The gray grapevines cling to the trellises at Veritas Vineyard in Nelson County. In the fall, their fruits will be picked, crushed and pressed. Their juice will cascade into vats, where the wine will ferment before it is aged in one of the more than 300 oak barrels in the cellar. After months, or sometimes even years, the wine will be bottled and sold in the tasting room or a wine shop or a grocery store.
The grapes, the barrels, the bottles – all of it comes at a cost. And that cost only got higher as inflation started to skyrocket in response to the pandemic in 2020.
While wineries and vineyards were in a strong position during the pandemic, as outdoor venues where customers could congregate while remaining socially distant, crowd sizes have started to return to normal in recent months.
A decrease in foot traffic and an increase in the price of production can mean a markup on the bottle in the tasting room and at the store. Some bottles of wine from the countryside surrounding Charlottesville have increased a full dollar a year since the onset of the pandemic, now three years ago.
Veritas, like other vineyards and wineries in the area, is looking for “efficiencies across the board,” said general manager George Hodson.
But efficiency is a word rarely associated with the wine industry. An acre of land can cost tens of thousands of dollars in upfront costs to plant, according to the Virginia Wine Board. Wood barrels can cost anywhere from $1,200 to $3,000, depending on whether the oak is American or French, according to Hodson’s staff.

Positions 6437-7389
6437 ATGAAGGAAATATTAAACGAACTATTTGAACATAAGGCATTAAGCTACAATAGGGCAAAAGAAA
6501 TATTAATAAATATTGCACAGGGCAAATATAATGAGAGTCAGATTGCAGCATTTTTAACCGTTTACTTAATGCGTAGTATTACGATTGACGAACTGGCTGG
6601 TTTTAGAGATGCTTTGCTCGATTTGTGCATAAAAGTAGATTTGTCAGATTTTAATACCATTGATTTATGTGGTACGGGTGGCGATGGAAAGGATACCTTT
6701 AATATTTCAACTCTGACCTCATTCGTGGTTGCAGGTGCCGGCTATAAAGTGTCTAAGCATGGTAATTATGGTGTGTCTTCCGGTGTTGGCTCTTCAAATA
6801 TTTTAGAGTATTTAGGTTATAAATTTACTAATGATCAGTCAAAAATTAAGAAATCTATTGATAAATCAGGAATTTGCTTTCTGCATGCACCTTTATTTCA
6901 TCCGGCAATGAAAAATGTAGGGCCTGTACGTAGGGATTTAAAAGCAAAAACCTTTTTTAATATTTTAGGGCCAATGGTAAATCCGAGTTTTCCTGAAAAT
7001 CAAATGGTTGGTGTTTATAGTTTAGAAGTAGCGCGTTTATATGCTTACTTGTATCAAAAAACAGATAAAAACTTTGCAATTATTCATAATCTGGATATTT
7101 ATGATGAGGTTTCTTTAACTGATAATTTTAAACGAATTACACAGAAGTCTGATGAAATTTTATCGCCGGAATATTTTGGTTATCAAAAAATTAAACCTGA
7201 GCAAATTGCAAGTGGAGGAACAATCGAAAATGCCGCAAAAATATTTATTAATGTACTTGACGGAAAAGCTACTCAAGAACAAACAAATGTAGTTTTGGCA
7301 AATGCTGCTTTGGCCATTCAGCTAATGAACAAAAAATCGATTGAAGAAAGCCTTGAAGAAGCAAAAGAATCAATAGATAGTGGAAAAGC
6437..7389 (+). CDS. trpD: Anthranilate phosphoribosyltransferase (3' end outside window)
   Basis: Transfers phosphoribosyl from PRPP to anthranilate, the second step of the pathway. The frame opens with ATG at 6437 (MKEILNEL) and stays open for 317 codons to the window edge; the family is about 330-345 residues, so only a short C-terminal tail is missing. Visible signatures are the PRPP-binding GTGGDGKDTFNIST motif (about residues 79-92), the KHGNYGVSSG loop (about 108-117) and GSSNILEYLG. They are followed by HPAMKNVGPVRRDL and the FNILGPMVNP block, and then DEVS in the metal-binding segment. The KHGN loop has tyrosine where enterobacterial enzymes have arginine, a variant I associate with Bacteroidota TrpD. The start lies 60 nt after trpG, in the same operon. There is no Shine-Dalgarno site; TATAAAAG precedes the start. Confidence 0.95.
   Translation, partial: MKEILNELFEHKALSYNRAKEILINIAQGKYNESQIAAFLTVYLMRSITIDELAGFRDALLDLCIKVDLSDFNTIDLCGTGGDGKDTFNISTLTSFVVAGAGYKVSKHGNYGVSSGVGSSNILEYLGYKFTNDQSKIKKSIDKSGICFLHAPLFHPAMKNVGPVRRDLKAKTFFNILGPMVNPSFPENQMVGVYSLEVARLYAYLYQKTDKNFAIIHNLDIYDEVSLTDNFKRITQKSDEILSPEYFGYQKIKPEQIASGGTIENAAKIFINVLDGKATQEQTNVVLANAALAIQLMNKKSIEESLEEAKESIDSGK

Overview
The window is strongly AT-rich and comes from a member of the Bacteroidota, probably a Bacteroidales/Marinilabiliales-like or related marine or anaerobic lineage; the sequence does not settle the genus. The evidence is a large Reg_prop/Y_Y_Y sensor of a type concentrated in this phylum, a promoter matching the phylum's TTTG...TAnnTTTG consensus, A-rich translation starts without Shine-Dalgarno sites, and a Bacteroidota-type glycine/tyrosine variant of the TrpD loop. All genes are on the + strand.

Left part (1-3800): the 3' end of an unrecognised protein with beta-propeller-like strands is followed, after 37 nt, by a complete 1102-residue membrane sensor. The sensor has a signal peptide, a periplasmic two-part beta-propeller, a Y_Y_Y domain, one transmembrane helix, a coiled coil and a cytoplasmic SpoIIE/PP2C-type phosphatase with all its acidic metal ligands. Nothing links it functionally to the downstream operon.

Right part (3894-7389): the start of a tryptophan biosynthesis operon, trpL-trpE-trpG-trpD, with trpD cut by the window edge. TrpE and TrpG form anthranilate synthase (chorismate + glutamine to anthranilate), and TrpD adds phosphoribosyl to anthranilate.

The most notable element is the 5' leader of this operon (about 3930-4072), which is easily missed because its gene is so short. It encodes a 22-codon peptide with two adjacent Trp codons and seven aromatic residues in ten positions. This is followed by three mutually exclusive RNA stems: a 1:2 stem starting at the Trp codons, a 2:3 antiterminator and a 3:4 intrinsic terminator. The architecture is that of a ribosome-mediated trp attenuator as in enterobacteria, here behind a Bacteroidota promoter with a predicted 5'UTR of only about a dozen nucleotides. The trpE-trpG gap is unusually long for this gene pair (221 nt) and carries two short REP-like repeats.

“We have to examine where we are on that pecking order of needs. There is an upper threshold of what we can do with our pricing,” Hodson told The Daily Progress.
Inflation in December hit 6.5%, down from its June peak of 9.1% but still far higher than the 1.76% recorded in 2019, before the pandemic wreaked havoc on the overall economy.
It’s had an impact on every part of the economy, big and small. And while it’s no Napa, the wine country that surrounds Charlottesville is a major driver of state and local business.
Virginia is the 10th-largest producer of wine in the entire United States and the second largest on the East Coast after New York, according to 2022 data from the Alcohol and Tobacco Tax and Trade Bureau. Those same figures show the commonwealth produced 2.2 million gallons of wine last year.
Much of that comes from the Charlottesville region, known as the Monticello American Viticultural Area. The Monticello AVA makes up more than half of Virginia’s 2,000 vineyard acres and is home to roughly 30 wineries, according to the Virginia Tourism Corporation.
Those wineries have had no choice but to respond to the increasing price of production with an increase in the price of their products, said James King, the co-owner of King Family Vineyards in Crozet.
“If prices don’t go up eventually, it’s not sustainable and you can go out of business,” King told The Daily Progress.
Today, the cost of a 2021 bottle of King Family Viognier, frequently called the state wine of Virginia, is $30. In April 2020, a month after COVID-19 was declared a pandemic, the price of a 2018 bottle was $26.95. That’s an uptick of more than 11%.